Oil and Gas Companies Partnering with Texas Schools to Fund STEM Education
This week, students across Texas will return to school with the opportunity to take a variety of new STEM (Science, Technology, Engineering, and Math) classes. That’s because oil and gas companies are working together with students and teachers around the state to expand and improve the state’s current STEM programs.
Just this week, the North American Prospect Expo (NAPE) presented $100,000 to the Independent Petroleum Association of America’s (IPAA) Education Foundation in Houston. The funds will be used at the IPAA and Petroleum Equipment & Services Association’s (PESA) Energy Education Center, which works to give high school students enriching STEM education experiences that inspire them to pursue careers in oil and gas. NAPE cited the need to bridge the retirement gap within the industry as one of the top reasons for the organization’s contribution.
That’s not the only program underway. Pioneer Natural Resources has joined with Midland Independent School District to launch the Petroleum Academy, a program that will put high schoolers interested in oil and gas careers on the fast track towards the certifications needed (such as engineering).
In addition, Exxon has been consistent advocate of STEM education in recent years. While the company sponsors programs around the state, Exxon’s employees can also volunteer to be “science ambassadors” at local schools, where they tell students about their experiences within the energy industry and describe how their STEM education has benefited them.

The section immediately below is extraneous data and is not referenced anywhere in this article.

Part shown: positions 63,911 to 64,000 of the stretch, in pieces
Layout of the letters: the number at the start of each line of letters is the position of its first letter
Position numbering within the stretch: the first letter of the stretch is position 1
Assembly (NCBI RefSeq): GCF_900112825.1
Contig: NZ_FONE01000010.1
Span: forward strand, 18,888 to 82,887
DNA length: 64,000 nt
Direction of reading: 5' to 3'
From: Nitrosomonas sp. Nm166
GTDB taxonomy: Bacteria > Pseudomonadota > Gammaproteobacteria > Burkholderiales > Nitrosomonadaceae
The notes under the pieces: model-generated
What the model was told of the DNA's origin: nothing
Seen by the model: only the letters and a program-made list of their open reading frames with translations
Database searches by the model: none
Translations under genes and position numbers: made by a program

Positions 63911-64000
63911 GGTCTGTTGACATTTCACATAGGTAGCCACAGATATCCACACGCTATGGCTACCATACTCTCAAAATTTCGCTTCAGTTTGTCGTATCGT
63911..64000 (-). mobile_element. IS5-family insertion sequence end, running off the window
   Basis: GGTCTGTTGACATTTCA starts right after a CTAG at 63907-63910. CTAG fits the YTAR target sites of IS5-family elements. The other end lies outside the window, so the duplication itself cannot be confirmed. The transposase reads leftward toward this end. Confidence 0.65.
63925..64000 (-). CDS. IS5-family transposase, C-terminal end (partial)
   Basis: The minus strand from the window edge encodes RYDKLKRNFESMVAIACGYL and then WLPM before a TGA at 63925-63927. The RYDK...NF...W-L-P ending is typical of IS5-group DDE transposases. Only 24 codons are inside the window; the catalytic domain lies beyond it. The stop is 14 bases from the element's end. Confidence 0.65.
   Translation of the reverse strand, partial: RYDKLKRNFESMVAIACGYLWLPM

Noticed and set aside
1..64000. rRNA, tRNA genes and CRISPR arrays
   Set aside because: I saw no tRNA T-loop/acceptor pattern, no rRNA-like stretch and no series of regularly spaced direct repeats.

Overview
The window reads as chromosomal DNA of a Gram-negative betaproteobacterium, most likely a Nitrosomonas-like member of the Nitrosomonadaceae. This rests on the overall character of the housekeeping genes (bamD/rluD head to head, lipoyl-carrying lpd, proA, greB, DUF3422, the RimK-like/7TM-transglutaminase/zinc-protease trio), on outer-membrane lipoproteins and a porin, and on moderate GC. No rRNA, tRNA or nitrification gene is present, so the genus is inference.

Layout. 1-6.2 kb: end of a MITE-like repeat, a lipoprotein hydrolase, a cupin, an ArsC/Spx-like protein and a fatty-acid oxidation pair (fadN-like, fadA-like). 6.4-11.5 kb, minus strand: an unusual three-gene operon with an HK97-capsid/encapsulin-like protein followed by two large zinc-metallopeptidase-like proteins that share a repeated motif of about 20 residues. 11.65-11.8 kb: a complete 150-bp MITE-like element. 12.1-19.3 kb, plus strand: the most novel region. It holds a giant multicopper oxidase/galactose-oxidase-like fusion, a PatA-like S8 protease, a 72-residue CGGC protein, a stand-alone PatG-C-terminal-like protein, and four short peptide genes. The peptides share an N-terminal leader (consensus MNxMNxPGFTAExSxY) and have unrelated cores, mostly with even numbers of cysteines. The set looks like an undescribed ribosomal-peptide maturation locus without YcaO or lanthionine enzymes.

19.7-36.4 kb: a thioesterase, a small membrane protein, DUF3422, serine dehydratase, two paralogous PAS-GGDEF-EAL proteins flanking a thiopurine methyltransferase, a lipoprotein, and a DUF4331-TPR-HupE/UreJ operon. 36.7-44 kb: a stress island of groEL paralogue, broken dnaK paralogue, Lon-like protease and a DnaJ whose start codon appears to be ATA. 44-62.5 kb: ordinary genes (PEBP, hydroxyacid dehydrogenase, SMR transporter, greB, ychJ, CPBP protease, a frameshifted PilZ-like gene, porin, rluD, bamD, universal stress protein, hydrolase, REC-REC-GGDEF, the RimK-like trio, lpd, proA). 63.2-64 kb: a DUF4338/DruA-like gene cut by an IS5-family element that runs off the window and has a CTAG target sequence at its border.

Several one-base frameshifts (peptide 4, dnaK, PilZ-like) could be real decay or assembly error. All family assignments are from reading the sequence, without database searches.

Adding to the student programs, there are also STEM initiatives that aim to help Texas teachers. Kosmos Energy recently contributed a large sum to the Perot Museum of Nature and Science in Dallas that will be used to fund the Kosmos Energy STEM Teacher Institute. The program will assist teachers by providing them with new ideas for engaging students in STEM subjects. Teachers from around the city will be able to utilize the program’s training tools.
Quality STEM programs like these can inspire interest in subjects such as math and science, and can help train young people for a future career in the energy industry. Texas oil and gas producers understand this workforce need, and are taking proactive steps to help improve the future of the industry, while also increasing Texas students’ chances of securing well-paid, high-skill jobs in the energy field.
According to a report from the President’s Council of Advisors on Science and Technology, economic forecasts for our nation suggest a need for approximately 1 million more college graduates in STEM fields than America is currently assumed to have. Partnerships between oil and gas producers and schools are helping to make this a reality.